ch2 - Water .s 510mm" 1. Solubility of Ethanol in...

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Unformatted text preview: Water .s 510mm" 1. Solubility of Ethanol in Water Explain why ethanol (CH3CH20H) is more soluble in water than is ethane (CH30H3). Answer Ethanol is polar; ethane is not. The ethanol MOI-l group can hydrogen-bond Mth water. 2. Calculation of pH from Hydrogen Ion Concentration What is the pH of a solutioa that has an H+ concentration of (a) 1.75 x 10”"5 moi/L; (1:06.50 >< 10—i9mol/L; (c) 1.0 x 10"“4 moi/L; (a) 1.50 x 10‘5mol/L? Answer Using pH e -log 01”]: (a) “log (2.75 x 10-5) 2 4.76; (b) “clog (6.50 x 10"”) = 9.19; ((5) —log (1.0 X 10—4) 2 4.0; (d) ~log (1.50 >< 10*?) a 4.82. 3. Calculation of Hydrogen Ion Concentration from pH What is the H+ concentration of a solution with pH of (a) 3.82; (b) 6.52; (c) 11.11? Answer Using [at] = 10%; (a) [EVE W 10-3-32 = 1.51 x 10'4 M; (1)) {W} m 10“6-52 = 3.02 x 10*?M; (c) 01*] m 10”}-11 = 7.76 >< 10""12 M. 4. Acidity of Gastric H0} In a hospital laboratory, a 30.0 mL sample of gastric juice, obtained several hours after a meal, was titrated with 0.1 M NaOH to neutrality; 7.2 mL of NaOH was required. The pa tient’s stomach contained no ingested food or drink, thus assume that no buffers were present. What was the pH of the gastric juice? Answer Multiplying volume (L) by molar concentration (moi/L) gives the mueber of moles in that volume of solution. If :5 is the concentration of gastric H01 (moi/L), (0.010 Lax m (0.0072 L)(0.1 tool/L) x = 0.072 M gastric H01 Given that pH = —log [H +land that H01 is a strong acid, pH m -—10g(7.2 x 10”) = 1.1 5. Calculation of the pH of a Strong Acid or Base (3) Write out the acid dissociation reaction for hydrochloric acid. (b) Calculate the pH of a solution of 5.0 X 10“: M H01. ((2) Write out the acid dissociation reaction for sodium hydroxide. ((1) Calculate the pH of a solution of 7.0 X 10”“5 M NaOH. 3-13 " " 1’! $- 5? 4. . a 1k! :1 3-14 Chapter 2 Water Answer (a) H01 Wi‘ H+ + 01“ (b) H01 is a strong acid and fully dissociates into H4“ and Ci“. Thus, [EV] t [01“1 m [H01]. pH = -log {in} = —log (50 x 10"“; m) = 3.3 (two significant figures) (c) NaOH 7;- Na+ «+~ OH“ ((1) NaOH is a strong base; dissociation in aqueous solution is essentially compiete, so [Na+] = [OHT] = {NaOH}. 1311 + 13011 i 14 pOH = —iog [011"; pH 3 i4 + log {oar} = 14 + log (“320 X 10—5) = 9.8 (two significant figures) 6. Calculation of pH from Concentration of Strong Acid Calculate the pH of a solution prepared by diluting 3.0 mL of 2.5 M H01 to a finai volume of 100 mL with H20. Answer Because H01 is a strong acid, it dissociates completely to W" + Cl“. Therefore, 30 mL X 2.5 M H01 2 7.5 need of H4“. In 100 mL of solution, this is 0.075 M H'“. pH = —log [IF] = —1og(0.07‘5) m WG-11) = 1.1 (two significant figures) 7. Measurement of Acetylcholine Levels by pH Changes The concentration of acetylcholine (a nemotransnutter) in a sample can be determined from the pH changes that accompany its hydrolysis. When the sample is incubated with the enzyme acetylcholinesterase, acetylcholine is quantitatively converted into choline and acetic acid, which dissociates to yield acetate and a hydrogen ion: ii is in H0 CH3MC~O—CH2-CH2W*IEI~CH3 in“? HO‘CflngHg—Jlwafls + CHy-CHI-vO“ vi“ H+ CH3 CH3 0 Acetylcholine Choline Acetate in a typical analysis, 15 mL of an aqueoes solution containing an unknown amount of acetylcholine had a pH of 7.65. When incubated with acetylcholinesterase, the pH of the solution decreased to 6.87. As- suming that there was no buffer in the assay mixture, determine the number of moies of acetylcholine in the 15 mL sample. Answer Given that pH = -iog [if], we can calculate [PF] at the beginning and at the end of the reaction: At pH 7.05, log [n+1 : -—7.65 [an m 104-65 m 2.24 X 1.0“8 M At pH 6.87,1og[H+l m -6.87 111*} m 10""687 m 1.35 x 10"" M The difference in {11+} is (1.35 e 0.22) x 1.0”" M = 1.13 x 10‘7 M For a volume of 15 mL, or 0.015 L, multiplying volume by moiarity gives (0.015 L)(1.13 x 10"? moi/L) m 1.7 x 10"9 mol of acetylcholine 8. Physical Meaning of Mill Which of the foliong aqueous solutions has the lowest pH: 0.1 M H01; 0.1 M acetic acid {33Ka m 4.86); 0.1 M formic acid (pKa = 8.75)? Answer A 0.1 M H01 solution has the lowest pH because H01 is a strong acid and dissociates completely to 11* + Cl”, yielding the highest [H+1. ChapterZ Water 8-15 9. Simulated Vinegar One way to make vinegar (not the preferred way) is to prepare a soiution of acetic acid, the sole acid component of vinegar, at the proper pH (see Fig. 244) and add appropriate flavoring agents. Acetic acid (M, 60) is a liquid at 25 °C, with a density of 1.049 g/mL. Calcuiate the volume that must be added to distilied water to maize l L of simuiated vinegar (see Fig. 2—15). Answer From Figure 2-35, the pKa of acetic acid is 4.76. From Figure 2—14, the pH of vine— gar is ~3; we will caicuiate for a solution of pH 3.0 Using the Hendersonmi—iasselbalch equation {Am} [HA] and the fact that dissociation of HA gives equimolar {H41 and [A‘] (where HA is CHgCOOH, and A“ is CHSCOO‘), we can write 30 = 4.76 + log (gm/{HA3} -1.76 = 10s (MW/{HAD m -los ([HAJ/[A'D [Hm/gm m 101'76 = 58 Thus, [HA] e saw}. At pH 3.0, {at} m IA"] m 10‘3, so [HA] m 58 x 10—3 M = 0.058 moi/L Dividing density (g/mL) by molecular weight (g/moi) for acetic acid gives 1.049 g/mL 60 g/moi Dividing this answer into 0.058 moi/L gives the volume of acetic acid needed to prepare 1.0 L of a 0.058 M solution: pH = pKa + iog = 0.017 mol/mL 0.058 moi/L 0.017 1110th 2 3‘3 mm 10. Identifying the Conjugate Base Which is the conjugate base in each of the pairs beiow‘? II. (a) accustom" (b) RNH3,RNH§ (c) ngog", stripe4 (d) Hgoogncog Answer In each pair, the acid is the species that gives up a proton; the conjugate base is the deprotonated species. By inspection, the conjugate base is the species with fewer hydrogen atoms. (3) R000" (1)) RNH2 (c) HgPO; ((1) H0057 Calculation of the pH of a Mixture of 3 Weak Acid and Its Conjugate Base Calculate the pH of a dilute soiution that contains a molar ratio of potassium acetate to acetic acid (pita : 4.76) of (a) 2:1; (in) 1:8; (c) 5:1; ((1) 1:1; (e) 1:10. Answer Using the HendersonnHasseibalch equation, A- pH m pKa + tog Emlf pH = 4.76 ~i~ log ([acetate1/[acetic acidD, where [acetate]/{acetic acid; is the ratio given for each part of the question. (a) log {2/1) a 0.30; pH = 4.76 + 0.30 = 5.06 (b) iog(1/8) m —0.48; pa m 4.76 + (—0.48) = 4.28 5-16 Chapter 2 Water (c) log (5/1) = 0.70; pH 2 4.76 + 0.70 = 5.46 (a) log (1/1) = 0; pH : 4.76 (e) log (1/10) a *1.00-, pH = 4.76 + (W100) ——~ 3.76 12. Effect of pH on Solubility The strongly polar hydrogewbonding properties of water make it an excellent solvent for ionic (charged) species. By contrast, nonionized, nonpolar organic molecules, such as benzene, are relatively insoluble in water. In principle, the aqueous solubility of an organic acid or base can be increased by converting the molecules to charged species. For example, the solubility of bemoie acid in water is low. The addition of sodium bicarbonate to a mixture of water and benzoic acid raises the pH and deprotonates the benzoic acid to form benzoate ion, which is quite soluble in water. l? l? : C—MOH : C~O_ Benzoic acid Benzoate ion pKa e 5 Are the following compounds more soluble in an aqueous solution of 0.1 M NaOH or 0.1 M H01? (The dis- socia‘ole proton in (c) is that of the —OH group.) O / l a \ I OH ens/N~$—CH2QOH Ni H C I-Ei 0/ \O—CHS Pyridine ion ,B-Naphthol NaAcetyltyrosine methyl ester 9K8 a 5 9K8 a 10 pKa = 10 (a) (b) (:3) Answer (a) Pyridine is ionic in its protonated form and therefore more soluble at the lower pH, in 0.1 M H01. (b) fi-Naphthol is ionic when dcprotonated and thus more soluble at the higher pH, in 0.1 M NaOH. (c) N—Acetyltyrosine methyl ester is ionic when deprotonated and thus more soluble in 0.1 M NaOH. 13. Tremment of Poison Ivy Rash The components of poison ivy and poison oak that produce the characteristic itchy rash are catechols substituted with long—chain alkyl groups. OH OH (Gish—CH3 PKa e 8 If you were exposed to poison ivy, which of the treatments below would you apply to the affected area? Justify your choice. (3.) Wash the area Mtb cold water. (b) Wash the area with diiute vinegar or iemon juice. Chapter2 Water 3-17 (c) Wash the area with soap and water. (d) Wash the area with soap, water, and baking soda (sodium bicarbonate). Answer The best choice is (d). Soap helps to emulsin and dissolve the hydrophobic alkyl group of an alkylcatechol. Given that the pKa of an aikylcatechol is about 8, in a mildly alkaline solution of bicarbonate (NaHCO3) its MOH group ionizes, making the compound much more water-soluble. A neutral or acidic soiution, as in (a) or (b), would not be effective. 14. pH and Drug Absorption Aspirin is a weak acid with a pKEL of 8.5. It is absorbed into the blood through the celis lining the stomach and the small intestine. Absorption requires passage through the plasma membrane, the rate of which is determined by the polarity of the molecule: charged and highly polar molecules pass slowly, Whereas neutral hydrophobic ones pass rapidly. The pH of the stomach contents is about 1.5, and the pH of the contents of the smali intestine is about 6. is more aspirin absorbed into the bloodstream from the stomach or from the small intestine? Clearly justify your choice. Answer With a pKa of 3.5, aspirin is in its protonated (neutral) form at pH below 2.5. At higher pH, it becomes increasingly deprotonated (anionic). Thus, aspirin is better absorbed in the more acidic environment of the stomach. 15. Calculation of pH from Molar Concentrations What is the pH of a solution containing 0.12 moi/L of NH4CI and 0.03 Inth of NaOH (pit; of Nilfif/NHQ, is 9.25)? Answer For the equilibrium W NH3 4“ H+ pH = NS +10aCiNHsl/{NHID we know that [NHZ] + [NH3] = 0.12 moi/L, and that NaOH completely dissociates to give iOH‘] *2 0.08 moi/L. Thus, [NH3E 2 0.03 mol/L and [NEE =2 0.09 molfL, and ' pli = 9.25 + log (003/009) = 9.25 — 0.48 2 8.77, which rounds to 9. 16. Calculation of 131-! after Titration of Weak Acid A compound has a pit; of 7.4. To 100 mL of a 1.0 M solution of this compound at pH 8.0 is added 30 mL of 1.0 M hydrochloric acid. What is the pH of the resulting solution? Answer Begin by calculating the ratio of conjugate base to acid in the starting solution, using the Henderson-Hasselbalch equation: pH m pKa +losiiA‘1/iHAi) 8.0 == 7.4 + log ({A‘I/{HAB iog (MW/[HAD = 0.6 [A“]/[HA] = 100-6 = 4 3-}.8 ChapterR Water The solution contains 100 meq of the compound (conjugate base plus acid), so 80 meg are in the conjugate base form and 20 meq are in the acid form, for a {baseygacim ratio of 4. Because H01 is a strong acid and dissociates completely, adding 30 mL of 1.0 M HCl adds 30 meq of 11+ to the solution. These 30 meg titrate 30 Ineq of the conjugate base, so the {base}/ [acid] ratio is 1. Solving the Henderson-Hasselbaich equation for pH: 13H m pKa + 10% UAW/[HAD m 7.4 + log t 2 7.4 1?. Properties of a Buffer The amino acid glycine is often used as the main ingredient of a buffer in ’ biochemical experiments. The amino group of giycine, which has a pKa of 9.6, can exist either in the protonated form (—Niig‘) or as the free base (WNHQD, because of the reversible equilibrium fit—NH; g R—NH2 a» W” (a) In what pH range can glycine be used as an effective buffer due to its amino group? (b) in a 0.1 M solution of glycine at pH 9.0, what fraction of giycine has its amino group in the —NH§ form? (c) How much 5 M KOH must be added to 1.0 L of 0.1 M giycine at pH 9.0 to bring its pH to exactly 10.0? (d) When 99% of the glycine is in its ~—NH§” form, what is the numerical relation between the pH of the soiution and the pKa of the amino group? Answer (a) in general, a buffer functions best in the zone from about one pH unit below to one pH unit above its pKa. Thus, glycine is a good buffer (through ionization of its amino group) between pH 8.6 and pH 10.6. (b) Using the Henderson-Hasselbalch equation [A7 [HA] pH m pita + log we can write _ W [A 1 9.0 ~ 9.6 + log [HA] W1 -0 a *fi— = 1 ‘ fl . which corresponds to a ratio of 1/4. This indicates that the amino group of glycine is about 1/5 deprotonated and 4/5 protonated at pH 9.0. (c) From (1)) we know that the amino group is about 1/5, or 20%, deprotonated at pH 9.0. Thus, in moving from pH 9.0 to pH 9.6 (at which, by definition, the amino group is 50% deprotonated), 30%, or 0.3, of the glycine is titrated. We can now calculate from the Henderson-Hasseibalch equation the percentage protonation at pH 10.0: [Ami 10.0 m 9.6 "1* log EAT m_ 5.4- __ [HM—10 waste/2 Chapter 2 Water 8‘19 This ratio indicates that glycine is 5/7, or 71%, deprotonated at pH 10.0, an additional 21%, or 0.2}, deprotonation above that (50%, or 0.5) at the pKa. Thus, the total fractional deprotonation in moving from pH 9.0 to 10.0 is 0.30 + 021 = 0.51, which corresponds to 0.51 X 0.1 mol = 0.05 mol of KOH Thus, the voiume of 5 M KOH solution required is (0.5 rnol)/{5 moi/L) m 0.01 L, or 10 mL. ((1) From the Henderson-Hasselbaich equation, pH 3 13K; + 10s Ci—NHalfimNHED m pix; + log (001/099) m pa; + (“2) a pKa - 2 In general, any group with an ionizable hydrogen is almost completely protonated at a pH at ieast two pH units below its pKa value. 18. Freparation of a Phosphate Bufl’er What molar ratio of HPOE‘ to HEPOL; in solution would produce a pH of 7 .0? Phosphoric acid ($131304), a triprotic acid, has 3 Mg values: 2.14, 6.86, and 12.4. Hint: Only one of the pKa values is relevant here. Answer Only the pKa close to the pH is relevant here, because the concentrations of the other species (H3PO4 and P02“) are insignificant compared with the concentrations of HPOE“ and H2130; . Begin with the Hendersondlasseibalch equation: pH = pit; + log ([conjogate base]/{acid]) log ([HFO4”]/[H2PO;}) = pa - pKa = 7.0 — 6.86 = 0.14 {Heels/{Harm} m loo-It = 1.38 m 1.4 (two significant figures) 19. Preparation of Standard Bufler for Calibration of a pH Meter The glass electrode used in com- merciai pH meters gives an electrical response proportional to the concentration of hydrogen ion. To con- vert these responses to a pH reading, the electrode must be calibrated against standard solutions of lmovm H4“ concentration. Determine the weight in grams of sodium dihydrogen phosphate (NaH2P04 » H20; FW 138} and disodiurn hydrogen phosphate (Na2HP04; FW 142) needed to prepare 1 L of a standard buffer at pH 7.00 with a total phosphate concentration of 0.100 M (see Fig. 2—15). See Problem £8 for the 13K; values of phosphoric acid. Answer In solution, the two salts ionize as indicated beiow. i? E? m... — + mm. - + /P\ O Na /P\ O Na HO OH HO 0‘ Na." Sodium dihydrogen phosphate Disodium hydrogen phosphate {sodium phosphate, monobasic) (sodium phosphate, dibasic} NaH2P04- H20 NaZHPO4 The buffering capacity of the solution is determined by the concentration ratio of proton acw ceptor (A‘) to proton donor (HA), or {HPOE‘szPOg‘}. From Figure 2—15, the pig for the dissociation of the ionizable hydrogen of dihydrogen phosphate HEPO; : H1304“ + H+ is 6.86. Using the Henderson-Hasselbalch equation, __ {1’1"} _ pH m pKa + log ——w~«[HA] 5-20 ChapterZ Water we calculate: . [N] 7.00 — 6.86 m 10g WM} [Ni __ o, u “(HA1 w 10 14 — 1.38 This ratio is approximately 7/5; that is, 7 parts NaZHP04 to 5 parts 01211121304 - H20. Because {HI-’02? ~l~ [HgPOQ] = 0.100 M, [HgPOQ] : 0.100 M - {HPOE‘}, and we can now calculate the amount of each salt required for a 0.100 M solution: [HPOE'E 0.100 M — [upon 5 1'38 Solving for [HPO§‘], 0.138 2.38 and {HZPOfl 2 0.100 M — 0.058 M = 0.042 M = 0.042 moi/L. The amount needed for 1 L of solution 2 FW (moi/L). For NaH2P04 - H20: (138 g/moi) (0.042 moi/L) = 5.8 g/L For NaZHPOé: (142 g/mol) (0.058 moi/L) = 8.2 g/L [0113031 = M = 0.058 M = 0.058 moi/L 20. Calculation of Molar Ratios of Conjugate Base to Weak Acid from pH For a weak acid with a pit; of 6.0, calculate the ratio of conjugate base to acid at a pH of 5.0. Answer Using the Henderson-Hasseibalch equation, DH 3 pKa 4“ 108 ([Aml/[HAD 5.0 m 6.0 4» tog ([A“}/[HA]) log ([A‘MHAJ) = —1.0 [A'1/[HA1 m 10%0 m 0.10 21. i’reparation of Buffer of Known pH and Strength Given 0.10 M solutions of acetic acid (pita m 4.76) and sodium acetate, describe how you would go about preparing 1.0 L of 0.10 M acetate buffer of pH 4.00. Answer Use the Henderson-Hasseibalch equation to calculate the ratio {Ac"]/[HAC] in the final buffer. pH = pKa + log ([Ac"]/{HAcD log ([Ao“)/[HAo]) = 91-1 ~ pKa m 4.00 m 4.76 = ~0.70 [Ao‘i/[HAo] : 10—076 The fraction of the solution that is Ac" z [Ac'fi/{HAC + Ac’] = 10-0-75/{1 + 10”"0'75) = 0.148, which must be rounded to 0.15 (two significant figures). Therefore, to make 1.0 L of acetate buffer, use 150 mL of sodium acetate and 850 mL of acetic acid. 22. Choice of Weak Acid for a Buffer Which of these compounds wouid be the best buffer at pH 5.0: formic acid (pKa m 3.8), acetic acid (pKa m 4.76), or ethyiamine (pigl m 9.0)? Briefly justify your answer. Answer Acetic acid; its pig is closest to the desired pH. Chapter2 Water 3—21 23. Working with Buffers A buffer 0011th 0.010 mol of lactic acid (pKa = 3.86) and 0.050 mol of sodium lactate per liter. (3.) Calcuiate the pH of the buffer. (1}) Calculate the change in pH when 5 mL of 0.5 M H01 is added to l L of the buffer. (c) What pH change would you expect if you added the same quantity of HG: to 1 L of pure water? Answer Using the Henderson-Hasseibalch equation, [AM] [HA] (3.) pH :2 pk}. + log ([lactate§/[1actic acidD : 3.86 + tog (0.050 M/0.010 M) = 3.86 + 0.70 e: 4.56. Thus, the pH is 4.6. (13) Strong acids ionize compietely, so 0.005 L X 0.5 mol/L = 0.002 moi of H+ is added. The added acid will convert some of the salt form to the acid form. Thus, the finai pH is pH = 3.86 + log {(0.050 M 0.0025)/(0.010 — 00025)] W 3.86 + 0.58 = 4.44 The change in pH = 4.56 — 4.44 2 0.12, which rounds to 0.1 pH unit. (c) H01 completely dissociates. So, when 5 mL of 0.5 M H0} is added to l L of water, an] m (0.002 mol)/(1 L} = 0.002 mol/L = 0.002 M pH = ~log 0.002 m 2.7‘ The pH of pure water is 7.0, so the change in pH = 7.0 — 2.7 2 4.3, which rounds to 4 pH units. pH = pKa + log 24. Use of Molar Concentrations to Calculate 1311 What is the pH of a soiution that contains 0.20 M sodium acetate and 0.60 M acetic acid (pKa w 4.76)? Answer pH = pKa + tog ([baSBJ/{acidD = pKa + 10g ({acetatemacetic acidD = 4.76 + iog (020/060) = 4.76 + (—0.48) m 43 (two significant figures, based on precision of concentrations) 25. Preparation of an Acetate Buffer Calculate the concentrations of acetic acid (pKa e 4.7 0) and sodium acetate necessary to prepare a 0.2 M buffer solution at pH 5.0. Answer First, calculate the required ratio of conjugate base to acid. pH = 10Ka + log ([acetate]/[acetic acidD tog ([acetateViacetic acid]) 3 pH - pKa = 5.0 m 4.76 m 0.24 {acetate]/[acetic acid] : 3.0024 = 1.7 iacetate1/[acetate + acetic acid] m 1.7/2.7 = 0.08 (two significant figures) Thus, 63% of the 0.2 M buffer is acetate and 27% is acetic acid. 00 at pH 5.0 the buffer has 0.13 M acetate and 0.07 M acetic acid. 26. pH of Insect Defensive Secretion You have been observing an insect that defends itself from ene- mies by secreting a caustic liquid. Anaiysis of the liquid shows it to have a total concentration of for» mate plus formic acid (K21 2 1.8 X 10“) of 1.45 M; the concentration of formats ion is 0.015 M. What is the pH of the secretion? 8-22 Chapter 2 Water Answer Solve the Henderson-Hasselbaich equation for pH. pH m pita + log (iconjugate base1/[acidD Given the Ka of formic acid (Ka m 1.8 X 10%), you can calculate pKa as wlog K... = 3.7. If the concentration of formate a formic acid = 1.45 M and the concentration of formate is 0.015 M, then the concentration of formic acid is 1.45 M m 0.015 M ~i— 1.435 M. log ([formate]/[formic acidD fi log (0015/1435) = —2.0 pH = 3.7 — 2.0 = 1.7 (two significant figures) 27. Calculation of pit?a An unknown compound, X, is thought to have a carboxyi group with a pKa of 2.0 and another iomzable group with a pKa between 5 and 8. When 75 mL of 0.1 M NaOH is added to 100 ml. of a 0.1 M solution of X at pH 2.0, the pH increases to 6.72. Calculate the pit}. of the second ionizabie group of X. Answer At the first pH (pl-i = 2), 50% of the carboxyi group is dissociated (pKa 2 pH). Then Amount of NaOH added = 0.075 L X 0.1 moi/L : 0.0075 moi Amount ofX present m 0.1 L X 0.1 moi/L = 0.01 mol At the new pit of 6.72, the carboxyl group is completely dissociated (because pH is much greater than the pKa). The amount of NaOH required to titrate this remaining 50% of the carhoxyi group is 0.5 X 0.01 moi 2 0.005 mol. ‘ Thus, 0.0075 moi — 0.005 mol m 0.0025 moi of NaOH is available to titrate the other group, and, using the Henderson-Hassei‘oalch equation, .. fi 7 pH -— pKa ~+~ iog [HA] we can find the pita of the second ioruzabie group of X: 6.72 m pKa + log [0.0025/(003 — 00025)] pKa = 6.72 — (#048) m 7.20, which rounds to 7. 28. Ionic Forms of Alanine Alanine is a diprotic acid that can undergo two dissociation reactions (see Table 8—1 for pit“a values). (a) Given the structure of the partially protonated form (or zudtterion; see Fig. 3—9} below, draw the chemical structures of the other two forms of alanine that predominate in aqueous solution: the fully protonated form and the fully deprotonated form. 000” + l HaN—CEI—H CH3 Alanine Of the three possible forms of alanine, which would be present at the highest concentration in solutions of the foliong pH: (In) 1.0; (c) 6.2; (d) 8.02; (e) 11.9. Explain your answers in terms of 131-1 reiative to the two pi?a values. Answer (:1) COOH COO” Haiti—(Ii—H Hanwcmu 0H3 C‘IHS Fully protonated Fully deprotonated Chapter 2 Water 8-23 (b) At pH 1.0, 1.3 pli units below the 1319 of the carboxyl group, more than 90% of the carboxyl groups are protonated, and protonated amino groups predominate by a factor of more than 107'. (c) At pH 6.2 the zwitterion predominates. This is 4 pH units above the 1311}, of the carboxyl group, so the vast majority of carboxyl groups are deprotonated. It is 3.5 pH units below the pita of the amino group, so the vast majority of amino groups are protonated. ((1) At pH 8.02 the zwitterion still predominates. The carboxyl groups are deprotonated and, with the pH stiil 1.6 units below the pKa of the arcino group, the vast maiority of amino groups are protonated. (e) At pH 11.9, 2.2 pH units above the pKa of the amino group, the vast majority of airline groups are deprotonated; and the carboxyl groups, at 9.6 pH units above their 131%,, remain deprotonated. 29. Control of Blood pH by Respiration Rate (a) The partial pressure of COB in the lungs can be varied rapidly by the rate and depth of breathing. For example, a common remedy to alleviate hiccups is to increase the concentration of (3‘02 in the iungs. This can be achieved by holding one’s breath, by very slow and shailow breathing (hypoventilation), or by breathing in and out of a paper bag. Under such conditions, 1300; in the air space of the lungs rises above normai. Qualitativeiy explain the effect of these procodures on the blood pH. (b) A common practice of competitive short—distance runners is to breathe rapidly and deeply (hyperventilate) for about haif a minute to remove 002 from their lungs just before the race begins. Blood pH may rise to 7.60. Explain why the blood pH increases. (c) During a short-distance run, the muscles produce a large amount of lactic acid (CligCI-I(OH)COOH, Ka = 1.38 X 1W4) from their glucose stores. in view of this fact, why might hyperventilation before a dash be useful? Answer (a) Biood pH is controlled by the carbon dioxide—bicarbonate buffer system, as shown by the net equation 003 + H20 "mm—"b" H+ + During hypoventilatton, the concentration of (302 in the lungs and arterial blood in- creases, dn‘ving the equilibrium to the right and raising the { "*3; that is, the pH is lowered. (1)) During hypeweniilan'on, the concentration of 002 in the lungs and arterial blood fails. This drives the equilibrium to the left, which requires the consumption of hydrogen ions, reducing {HW and increasing pH. ((3) Lactate is a moderateiy strong acid (pKa m 3.86) that completeiy dissociates under phys- iological conditions: CH3CH(OH)COOH : CHgCHCOHDCOO‘ ~+ H+ This lowers the pH of the blood and muscle tissue. Hyperventiiation is useful because it removes hydrogen ions, raising the pH of the blood and tissues in anticipation of the acid buildup. 30. Calculation of Blood pH from (302 and Bicarbonate Levels Calculate the pH of a blood plasma sample With a total 002 concentration of 26.9 mM and bicarbonate concentration of 25.6 mM. Recall from page 63 that the relevant pKa of carbonic acid is 6.1. 3-24 Chapter 2 Water Answer Use the Henderson-Hasselbalch equation: pil 2 pk; + log ({bicarbonatel/[carbonic acidD If total [C102] = 26.9 M and [bicarbonate] : 25.6 M, then the concentration of carbonic acid is 26.9 M -~ 25.6 M m 1.3 M. pH = 6.1 + log (25.65/13) m 7.4 (two significant figures) 31. Effect of Holding Ono’s Breath on Blood pH The pH of the extracellular fluid is buffered by the bicarbonate/carbonic acid system. Holding your breath can increase the concentration of (302 (g) in the blood. What effect might this have on the pH of the extracellular fluid? Expiain by showing the rete- vant equilibrium equationCs) for this buffer system. Answer Dissoiving more 002 in the blood increases [if] in blood and extraceilular fluids, lowering pH: 002(d) + H20 3 32003 : H+ + H003 Data Analysis Problem 32. “Switchable” Surfactants Hydrophobic molecules do not dissolve well in water. Given that water is a very commoniy used solvent, this makes certain processes very difficuit: washing oily food residue off dishes, cieaning up spilled oil, keeping the oil and water phases of salad dressings well mixed, and carrying out chemical reactions that invoive both hydrophobic and hydrophilic components. Surfactants are a class of amphipathic compounds that includes soaps, detergents, and emulsifiers. With the use of surfactants, hydrophobic compounds can be suspended in aqueous solution by forming micelles (see Fig. 2—7). A micelle has a hydrophobic core consisting of the hydrophobic compound and the hydrophobic “tails” of the surfactant; the hydropiuiic “heads” of the surfactant cover the surface of the miceile. A suspension of miceiles is cailed an emulsion. The more hydrophiiic the head group of the surfactant, the more powerful it ismthat is, the greater its capacity to emulsify hydrophobic material. When you use soap to remove grease from dirty dishes, the soap forms an emulsion with the grease that is easily removed by water through interaction with the hydrophilic head of the soap molecules. Likewise, a. detergent can be used to emulsify spilied oil for removal by water. And emuisifiers in com— mercial salad dressings keep the oil suspended evenly throughout the water—based mixture. There are some situations in which it would be very useful to have a “switchable” surfactant: a mol- ecuie that could be reversibly converted between a surfactant and a nonsurfactant. (a) Imagine such a “switchable” surfactant existed. How would you use it to clean up and then recover the oil from an oil spill? Liu et al. describe a prototypical switchabte surfactant in their 2006 article “Switchable Surfactants.” The switching is based on the following reaction: as r13 R C + co + H 0 MW R C ~ \N/i \lf__CH3 2 2 \ZEI?:§1EIMCHB + H003 CH3 H CH3 Amidine form Amidiniurn form (b) Given that the pKa of a typical ion is 12.4, in which direction (left or right) would you expect the equilibrium of the above reaction to lie? (See Fig. 246 for relevant pKa vaiues.) Jus- tify your answer. Hint: Remember the reaction H20 + 002 : H2003. Liu and colleagues produced a switchable surfactant for which R = CmHas. They do not name the molecule in their articie; for brevity, we‘ll call it s—surf. (c) The anudinium form of s~surf is a powerful surfactant; the amidine form is not. Explain this ob- servation. Chapter2 Water 5-25 Liu and colleagues found that they couid switch between the two forms of smut by changing the gas that they bubbled through a solution of the surfactant. They demonstrated this switch by measur- ing the electrical conductivity of the s~surf soiution; aqueous solutions of ionic compounds have higher conductivity than solutions of nonionic compounds. They started with a solution of the anti» dine form of s~surf in water. Their results are shown below; dotted lines indicate the switch from one gas to another. Gas bubbled in: (102 Ar C02 Ar Electrical conductivity 0 100 ‘ 200 Time (min) (a) In which form is the majority of swsurf at point A? At point B? (e) Why does the electricai conductivity rise from time 0 to point A? (f) Why does the electrical conductivity fall from point A to point 13‘? (g) Explain how you would use s—surf to clean up and recover the oil from an oil spill. Answer (3.) Use the substance in its surfactant form to emulsify the spilled oil, coliect the emulsified oil, then switch to the nonsurfactant form. The oil and water will separate and the oil can be collected for further use. (b) The equilibrium lies strongly to the right. The stronger acid (lower pKa), H2003, donates a proton to the conjugate base of the weaker acid (higher pita), amidine. (c) The strength of a surfactant depends on the hydrophilicity of its head groups: the more hydrophilic, the more powerful the surfactant. The amidiniuni form of s-surf is much more hydrophilic than the anudine form, so it is a more powerful surfactant. (6) Point A: anodjnium; the (302 has had plenty of time to react with the amidine to pro— duce the amidinium form. Point 13: anudine; Ar has removed (302 from the solution, leav- ing the amidine form. (e) The conductivity rises as uncharged amidine reacts with {302 to produce the charged amidiniuru form. (f) The conductivity falls as Ar removes 002, shifting the equilibrium to the uncharged ami- dine form. (g) Treat s«surf with C02 to produce the surfactant anudinirun form and use this to emulsify the spill. rl‘reat the emulsion with Ar to remove the 003 and produce the nonsurfactant amidine from. The oil will separate from the water and can be recovered. Reference Lin, Y., Jessop, P.G., Cunningham, NL, Eckert, C.A., & Liotta, C.L. (2006) Science 313, 9584360. ...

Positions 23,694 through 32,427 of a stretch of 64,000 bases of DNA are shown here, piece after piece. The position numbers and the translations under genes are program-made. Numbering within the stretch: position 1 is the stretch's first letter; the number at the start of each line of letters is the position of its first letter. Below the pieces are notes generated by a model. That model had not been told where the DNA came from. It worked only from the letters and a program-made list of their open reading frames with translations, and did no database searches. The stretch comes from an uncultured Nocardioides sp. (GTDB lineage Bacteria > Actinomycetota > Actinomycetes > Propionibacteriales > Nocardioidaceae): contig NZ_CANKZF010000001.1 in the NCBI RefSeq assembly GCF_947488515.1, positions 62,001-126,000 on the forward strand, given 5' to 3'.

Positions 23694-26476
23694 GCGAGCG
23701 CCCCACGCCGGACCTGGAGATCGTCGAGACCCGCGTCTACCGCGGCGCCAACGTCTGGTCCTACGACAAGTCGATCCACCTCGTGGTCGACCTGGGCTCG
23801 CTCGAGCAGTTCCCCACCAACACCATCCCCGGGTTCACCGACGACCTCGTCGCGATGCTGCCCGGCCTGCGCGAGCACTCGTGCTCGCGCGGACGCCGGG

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This note was uploaded on 08/02/2011 for the course BCHM 461 taught by Professor Gerratana during the Spring '11 term at University of Maryland Baltimore.